Cancer & Compassion: Georgia, Lifelong Life Changer 

Cancer and Compassion - UPMC Lifelong Life Changer

By Georgia Colangelo, Senior Professional Staff Nurse II, BSN, Magee Women’s Hospital  

My name is Georgia Colangelo, and I’m a UPMC Lifelong Life Changer 

My story begins 36 years ago, in 1982, when I was selected to work during the summer as a nurse intern in the Oncology Unit at UPMC Presbyterian. I was excited to learn, but skeptical that I would enjoy oncology. But after a summer of being mentored by a highly respected group of nurses, I was hooked! 

In 1983, I came under the leadership of Kathy Hays. She had her work cut out for her training seven new nursing graduates on the skills and insight it takes to work in oncology. I quickly learned to mix and administer chemotherapy, but I also had other lessons to learn. I had to learn what it means to earn the trust and respect of my patients and how to deal with stress and loss. My peers were supportive and inspiring, and I formed friendships with several who have become lifelong friends.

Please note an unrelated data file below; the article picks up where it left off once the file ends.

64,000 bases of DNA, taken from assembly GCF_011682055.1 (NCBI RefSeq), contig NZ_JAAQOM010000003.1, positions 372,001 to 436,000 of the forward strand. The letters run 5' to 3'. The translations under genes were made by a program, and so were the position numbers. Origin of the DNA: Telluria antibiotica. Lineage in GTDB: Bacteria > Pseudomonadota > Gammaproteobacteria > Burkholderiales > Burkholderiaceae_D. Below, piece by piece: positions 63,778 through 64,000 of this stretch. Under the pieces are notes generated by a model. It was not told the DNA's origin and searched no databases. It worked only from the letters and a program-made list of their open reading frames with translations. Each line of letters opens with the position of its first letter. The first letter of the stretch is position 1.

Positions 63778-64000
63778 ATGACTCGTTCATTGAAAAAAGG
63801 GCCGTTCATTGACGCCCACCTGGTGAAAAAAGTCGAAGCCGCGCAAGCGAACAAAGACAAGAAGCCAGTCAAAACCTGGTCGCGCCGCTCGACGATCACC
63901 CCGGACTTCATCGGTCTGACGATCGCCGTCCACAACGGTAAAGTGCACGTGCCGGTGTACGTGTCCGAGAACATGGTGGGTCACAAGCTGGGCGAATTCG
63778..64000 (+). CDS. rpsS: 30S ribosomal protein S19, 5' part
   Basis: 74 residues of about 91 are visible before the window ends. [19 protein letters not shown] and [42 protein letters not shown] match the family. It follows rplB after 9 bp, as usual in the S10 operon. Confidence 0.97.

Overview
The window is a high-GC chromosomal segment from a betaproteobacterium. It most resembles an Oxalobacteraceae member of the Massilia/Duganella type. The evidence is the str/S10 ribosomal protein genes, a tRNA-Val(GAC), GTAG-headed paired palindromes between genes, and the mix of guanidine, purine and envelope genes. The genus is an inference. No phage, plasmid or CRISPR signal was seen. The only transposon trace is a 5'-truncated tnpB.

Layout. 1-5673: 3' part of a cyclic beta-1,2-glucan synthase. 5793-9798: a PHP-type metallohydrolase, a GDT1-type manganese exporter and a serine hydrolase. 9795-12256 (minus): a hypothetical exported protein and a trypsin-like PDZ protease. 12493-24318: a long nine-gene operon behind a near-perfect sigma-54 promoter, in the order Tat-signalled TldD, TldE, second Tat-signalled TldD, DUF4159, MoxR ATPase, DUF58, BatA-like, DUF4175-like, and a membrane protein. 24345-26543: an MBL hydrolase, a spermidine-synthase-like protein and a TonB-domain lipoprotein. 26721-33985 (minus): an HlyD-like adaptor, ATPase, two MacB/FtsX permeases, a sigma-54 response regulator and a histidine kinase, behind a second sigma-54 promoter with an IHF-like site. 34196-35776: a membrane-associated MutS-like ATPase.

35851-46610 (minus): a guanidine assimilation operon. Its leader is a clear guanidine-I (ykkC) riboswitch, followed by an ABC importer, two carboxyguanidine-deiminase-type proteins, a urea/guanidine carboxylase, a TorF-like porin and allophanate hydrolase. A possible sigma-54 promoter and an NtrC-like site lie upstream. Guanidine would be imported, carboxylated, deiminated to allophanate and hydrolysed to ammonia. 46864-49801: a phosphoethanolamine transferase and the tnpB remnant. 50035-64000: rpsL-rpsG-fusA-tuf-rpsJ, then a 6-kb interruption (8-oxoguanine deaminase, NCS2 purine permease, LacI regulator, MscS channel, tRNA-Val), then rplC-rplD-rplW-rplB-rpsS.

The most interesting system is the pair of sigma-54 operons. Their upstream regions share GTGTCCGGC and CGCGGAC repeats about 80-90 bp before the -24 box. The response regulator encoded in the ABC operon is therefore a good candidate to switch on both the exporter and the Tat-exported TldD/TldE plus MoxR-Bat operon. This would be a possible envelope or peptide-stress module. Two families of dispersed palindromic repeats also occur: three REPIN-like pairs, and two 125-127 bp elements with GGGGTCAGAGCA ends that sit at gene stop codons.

I have worked in oncology ever since and am proud to have been one of the first nurses to work at the Pittsburgh Cancer Institute, now known as the UPMC Hillman Cancer Center. It has been amazing to see the program evolve and get to work with these highly respected physicians. I like to share with patients the progress I have seen in cancer care and hope that it offers them hope.  

Working for UPMC has challenged me professionally and given me the opportunity to care for people from all walks of life and transition through different phases of adulthood. I was fortunate to meet my husband at UPMC and also change my hours to work part time while raising my daughters. As a long-time employee, I also benefited from tuition assistance while my daughters were in college.  

I, too, was comforted by UPMC staff when my parents were patients. Now as a senior nurse I am inspired daily by the younger nurses who are caring, well-educated, and eager to make a difference with their patients. In some ways not much has changed in my 36 years at UPMC!

 

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